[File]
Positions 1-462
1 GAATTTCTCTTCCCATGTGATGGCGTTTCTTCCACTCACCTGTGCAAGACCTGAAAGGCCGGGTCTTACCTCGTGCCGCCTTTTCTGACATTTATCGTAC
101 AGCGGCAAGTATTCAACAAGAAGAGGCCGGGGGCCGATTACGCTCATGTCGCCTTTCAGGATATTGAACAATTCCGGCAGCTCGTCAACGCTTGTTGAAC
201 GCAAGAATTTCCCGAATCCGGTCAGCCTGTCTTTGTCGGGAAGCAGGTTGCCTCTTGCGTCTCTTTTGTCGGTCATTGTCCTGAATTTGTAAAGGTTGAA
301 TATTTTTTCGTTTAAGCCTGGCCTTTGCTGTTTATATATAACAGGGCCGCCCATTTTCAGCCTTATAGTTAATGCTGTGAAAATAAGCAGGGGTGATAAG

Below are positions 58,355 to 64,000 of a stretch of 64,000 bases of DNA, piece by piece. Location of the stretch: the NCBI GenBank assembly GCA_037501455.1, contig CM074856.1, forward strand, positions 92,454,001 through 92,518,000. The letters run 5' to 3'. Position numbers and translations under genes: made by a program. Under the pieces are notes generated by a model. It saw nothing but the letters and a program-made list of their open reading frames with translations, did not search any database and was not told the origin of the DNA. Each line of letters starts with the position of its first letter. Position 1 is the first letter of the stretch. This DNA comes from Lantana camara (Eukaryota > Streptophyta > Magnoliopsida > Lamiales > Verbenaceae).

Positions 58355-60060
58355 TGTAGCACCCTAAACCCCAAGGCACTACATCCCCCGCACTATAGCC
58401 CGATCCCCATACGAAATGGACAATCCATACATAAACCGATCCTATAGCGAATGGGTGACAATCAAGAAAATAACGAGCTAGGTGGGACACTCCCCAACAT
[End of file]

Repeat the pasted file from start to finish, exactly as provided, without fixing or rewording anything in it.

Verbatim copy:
Positions 1-462
1 GAATTTCTCTTCCCATGTGATGGCGTTTCTTCCACTCACCTGTGCAAGACCTGAAAGGCCGGGTCTTACCTCGTGCCGCCTTTTCTGACATTTATCGTAC
101 AGCGGCAAGTATTCAACAAGAAGAGGCCGGGGGCCGATTACGCTCATGTCGCCTTTCAGGATATTGAACAATTCCGGCAGCTCGTCAACGCTTGTTGAAC
201 GCAAGAATTTCCCGAATCCGGTCAGCCTGTCTTTGTCGGGAAGCAGGTTGCCTCTTGCGTCTCTTTTGTCGGTCATTGTCCTGAATTTGTAAAGGTTGAA
301 TATTTTTTCGTTTAAGCCTGGCCTTTGCTGTTTATATATAACAGGGCCGCCCATTTTCAGCCTTATAGTTAATGCTGTGAAAATAAGCAGGGGTGATAAG

Below are positions 58,355 to 64,000 of a stretch of 64,000 bases of DNA, piece by piece. Location of the stretch: the NCBI GenBank assembly GCA_037501455.1, contig CM074856.1, forward strand, positions 92,454,001 through 92,518,000. The letters run 5' to 3'. Position numbers and translations under genes: made by a program. Under the pieces are notes generated by a model. It saw nothing but the letters and a program-made list of their open reading frames with translations, did not search any database and was not told the origin of the DNA. Each line of letters starts with the position of its first letter. Position 1 is the first letter of the stretch. This DNA comes from Lantana camara (Eukaryota > Streptophyta > Magnoliopsida > Lamiales > Verbenaceae).

Positions 58355-60060
58355 TGTAGCACCCTAAACCCCAAGGCACTACATCCCCCGCACTATAGCC
58401 CGATCCCCATACGAAATGGACAATCCATACATAAACCGATCCTATAGCGAATGGGTGACAATCAAGAAAATAACGAGCTAGGTGGGACACTCCCCAACAT